That's why it is so critical for pork producers to first check with their packers to determine whether they export pork to Japan, stresses Sundberg. If they do, producers need to sit down with their veterinarian and go over the list of chemicals used in production. Furthermore, he suggests producers log onto the “For Producers” section of to review withdrawal information on antibiotics and form standard operating procedures.

“Japan is a very important market for U.S. pork. The Japanese market represents about 40% of all U.S. pork exports, at a value of $1.07 billion,” he concludes.

Parasuis Persists In Production

Haemophilus parasuis or HPS is a bacterial disease that can cause death or chronic lameness, and is often referred to as a “high-health disease.”

Many conventional herds have reduced the level of other bacterial organisms via modern management practices, and in doing so, have elevated the potential for HPS to become increasingly prevalent.

Case Study No. 1

A client purchased weaner pigs and discontinued buying feeder pigs. The change was sparked by the need to increase the number of pigs on feed. The opportunity to purchase the weekly production of weaner pigs from a new, 1,200-sow, breed-to-wean unit had significant appeal.

Pigs were placed weekly into wean-to-finish (W-F) facilities at 17-22 days of age. The new sow herd was sourced with gilts naïve for porcine reproductive and respiratory syndrome (PRRS) and positive for Mycoplasmal pneumonia.

The first 1,000-head W-F barn filled with pigs in February got off to a good start, but developed a mild cough during week two. On Day 12, the client called to report three pigs died overnight. The producer adjusted the ventilation settings. Three days later I received a call that one good pig died and three more the next morning.

I arrived at the W-F barn to find a mild, widespread cough in the pigs, moderate swelling to the hock joints and many lethargic pigs. Two pigs were euthanized for tissue collection. I told the producer that either Streptococcus suis or HPS was the cause of this outbreak. Treatment plan included individual injections to the visibly sick pigs and water medication for the next five days.

Tissue results from the diagnostic lab isolated an HPS organism from the brain, lung and joint of the first pig and the lung and brain of the second pig.

We started pigs on water medication the second week after filling the barn and implemented aggressive individual pig treatments.

Case Study No. 2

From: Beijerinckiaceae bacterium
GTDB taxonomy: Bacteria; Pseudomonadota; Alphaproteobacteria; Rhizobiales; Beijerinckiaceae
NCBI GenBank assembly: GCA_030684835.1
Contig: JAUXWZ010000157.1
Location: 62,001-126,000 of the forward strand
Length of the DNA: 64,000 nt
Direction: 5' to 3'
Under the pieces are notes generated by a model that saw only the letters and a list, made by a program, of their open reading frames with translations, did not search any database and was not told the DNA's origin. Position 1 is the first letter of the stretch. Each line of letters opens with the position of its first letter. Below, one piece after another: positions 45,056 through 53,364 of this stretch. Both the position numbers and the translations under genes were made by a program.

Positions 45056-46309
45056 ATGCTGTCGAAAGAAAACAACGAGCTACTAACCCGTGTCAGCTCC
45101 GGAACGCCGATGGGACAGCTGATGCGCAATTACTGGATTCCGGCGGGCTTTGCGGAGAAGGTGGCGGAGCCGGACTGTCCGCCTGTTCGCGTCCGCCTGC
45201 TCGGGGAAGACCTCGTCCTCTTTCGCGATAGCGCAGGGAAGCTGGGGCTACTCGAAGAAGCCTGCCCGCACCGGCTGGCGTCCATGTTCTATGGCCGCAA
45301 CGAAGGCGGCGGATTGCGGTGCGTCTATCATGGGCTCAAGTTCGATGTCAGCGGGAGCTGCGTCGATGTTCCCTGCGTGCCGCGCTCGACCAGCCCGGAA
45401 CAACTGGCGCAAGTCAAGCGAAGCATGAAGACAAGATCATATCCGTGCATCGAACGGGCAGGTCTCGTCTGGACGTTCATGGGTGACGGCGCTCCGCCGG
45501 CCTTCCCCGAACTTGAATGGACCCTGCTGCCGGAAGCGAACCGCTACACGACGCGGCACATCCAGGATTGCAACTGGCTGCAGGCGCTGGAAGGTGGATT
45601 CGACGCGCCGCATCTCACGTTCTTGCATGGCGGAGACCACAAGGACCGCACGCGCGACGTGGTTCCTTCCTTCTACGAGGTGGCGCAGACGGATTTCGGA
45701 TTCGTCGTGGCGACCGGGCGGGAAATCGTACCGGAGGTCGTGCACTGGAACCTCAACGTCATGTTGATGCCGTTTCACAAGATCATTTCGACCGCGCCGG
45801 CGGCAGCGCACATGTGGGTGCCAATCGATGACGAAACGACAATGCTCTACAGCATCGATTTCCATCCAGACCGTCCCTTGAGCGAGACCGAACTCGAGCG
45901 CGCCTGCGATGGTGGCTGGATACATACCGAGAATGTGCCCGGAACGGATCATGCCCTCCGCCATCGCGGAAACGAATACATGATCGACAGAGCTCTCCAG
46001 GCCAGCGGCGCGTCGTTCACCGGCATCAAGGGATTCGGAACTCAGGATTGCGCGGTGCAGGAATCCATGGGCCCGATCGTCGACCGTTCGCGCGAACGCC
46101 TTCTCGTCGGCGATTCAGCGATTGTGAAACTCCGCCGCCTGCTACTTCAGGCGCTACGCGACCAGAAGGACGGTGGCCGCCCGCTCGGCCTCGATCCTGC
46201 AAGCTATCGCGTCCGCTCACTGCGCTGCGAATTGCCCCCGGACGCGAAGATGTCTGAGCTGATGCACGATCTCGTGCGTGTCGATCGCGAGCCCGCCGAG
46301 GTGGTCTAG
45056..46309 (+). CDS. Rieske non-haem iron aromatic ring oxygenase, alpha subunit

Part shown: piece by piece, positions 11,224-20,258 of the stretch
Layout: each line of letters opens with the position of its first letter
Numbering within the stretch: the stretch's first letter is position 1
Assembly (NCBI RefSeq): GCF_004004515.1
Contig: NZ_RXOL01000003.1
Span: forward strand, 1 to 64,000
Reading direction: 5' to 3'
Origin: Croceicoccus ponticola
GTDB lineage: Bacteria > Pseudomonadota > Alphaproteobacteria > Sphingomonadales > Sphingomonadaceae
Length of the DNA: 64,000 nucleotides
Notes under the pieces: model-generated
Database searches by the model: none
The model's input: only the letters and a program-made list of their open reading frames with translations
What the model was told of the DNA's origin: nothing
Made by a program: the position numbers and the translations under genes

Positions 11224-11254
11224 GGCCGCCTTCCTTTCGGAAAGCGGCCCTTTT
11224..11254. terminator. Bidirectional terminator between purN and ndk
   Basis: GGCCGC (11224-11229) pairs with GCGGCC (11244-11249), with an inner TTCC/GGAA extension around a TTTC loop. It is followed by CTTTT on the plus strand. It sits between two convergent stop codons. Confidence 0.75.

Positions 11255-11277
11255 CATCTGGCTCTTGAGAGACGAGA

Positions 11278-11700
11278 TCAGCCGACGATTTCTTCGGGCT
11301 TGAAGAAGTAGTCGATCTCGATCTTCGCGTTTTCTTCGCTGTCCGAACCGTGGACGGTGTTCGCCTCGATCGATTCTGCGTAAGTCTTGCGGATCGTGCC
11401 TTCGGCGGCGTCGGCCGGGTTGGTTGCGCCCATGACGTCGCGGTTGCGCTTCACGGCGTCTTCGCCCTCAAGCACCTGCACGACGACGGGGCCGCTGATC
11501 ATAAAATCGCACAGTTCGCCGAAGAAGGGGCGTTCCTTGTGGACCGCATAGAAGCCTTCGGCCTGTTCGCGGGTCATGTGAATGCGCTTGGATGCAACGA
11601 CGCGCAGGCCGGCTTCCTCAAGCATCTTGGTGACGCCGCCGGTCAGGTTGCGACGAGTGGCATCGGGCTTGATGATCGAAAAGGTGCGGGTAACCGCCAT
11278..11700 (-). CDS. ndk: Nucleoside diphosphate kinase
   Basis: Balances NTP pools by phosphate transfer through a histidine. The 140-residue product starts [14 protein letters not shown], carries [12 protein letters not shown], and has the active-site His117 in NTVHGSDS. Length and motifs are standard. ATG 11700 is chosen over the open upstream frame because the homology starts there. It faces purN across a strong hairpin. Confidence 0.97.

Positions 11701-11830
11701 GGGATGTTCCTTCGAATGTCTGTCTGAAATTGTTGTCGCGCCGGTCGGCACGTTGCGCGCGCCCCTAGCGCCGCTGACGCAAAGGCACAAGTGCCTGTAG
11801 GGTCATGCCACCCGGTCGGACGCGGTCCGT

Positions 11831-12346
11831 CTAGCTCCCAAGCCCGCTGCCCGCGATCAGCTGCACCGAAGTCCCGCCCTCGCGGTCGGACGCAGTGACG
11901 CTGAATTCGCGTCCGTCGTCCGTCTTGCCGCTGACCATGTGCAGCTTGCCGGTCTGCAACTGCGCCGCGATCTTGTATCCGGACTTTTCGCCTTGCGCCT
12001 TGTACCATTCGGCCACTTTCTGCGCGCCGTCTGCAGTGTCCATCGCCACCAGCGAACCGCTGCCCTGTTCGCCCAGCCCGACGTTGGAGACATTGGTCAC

A 2,400-sow unit recently doubled in size. The producer signed a new contract that required him to change genetics. The current sow population was PRRS-naïve and mycoplasma-positive. Production was 22.6 pigs sold/mated female/year with very few health challenges.

The incoming gilts were purchased from a user group recommended by the company buying the pigs. The gilts were isolated in an off-site barn 3.5 miles from the sow unit. New gilts were vaccinated in isolation. Cull sows were introduced 4-5 weeks after the gilts arrived. Gilts entered the sow unit eight weeks after arrival.

The producer called to say three gilts had died.

Walking through the isolation barn, the owner found gilts lethargic with 10-15% of the 300 gilts showing signs of respiratory distress. Water consumption had dropped 20%.

The owner and barn caretaker performed necropsies. All three gilts were found to have fluid in the thoracic cavity with a white film covering the outer surface of the lungs. The stomachs contained feed and the intestinal tract appeared to be normal.

I diagnosed an acute respiratory outbreak and advised the producer to inject all 300 gilts with an antibiotic. When I toured the isolation barn the next afternoon, no more gilts had died, but the group was still slightly depressed and 5-6 were heard coughing. Lung samples preserved by the producer were sent to the diagnostic lab for testing.

During my walkthrough of the isolation barn, the owner said problems started when the cull sows arrived. We concluded they must have been carrying a strain of HPS pathogenic for the gilts.

I recommended all incoming gilts receive two doses of HPS vaccine on weeks one and three after arrival to immunize the gilts and avoid another outbreak in the isolation barn. More importantly, the ultimate goal was to avoid an HPS break in the gilts after entry to the sow unit.

The diagnostic lab confirmed HPS on two of the three lung samples submitted. The vaccination program on the incoming gilts has worked well. The plan is to continue using the vaccine until all of the original sows are replaced with the new source. Then the producer will attempt to drop the HPS vaccine.


HPS is becoming more prevalent, often compounded by stress that creates the opportunity for disease expression.

Clinical signs vary depending upon the presence of other pathogens. Mixing multiple sources of pigs can occasionally cause difficulties. High-health animals are generally at more risk.

Consult your veterinarian to discuss a plan for HPS.

Antibiotics Remain a Top Herd Health Aid

Despite the use of conscientious health and biosecurity practices across the pork industry, pigs still get sick. That is why U.S. pork producers will continue to rely on antibiotics as a critical part of their herd health programs.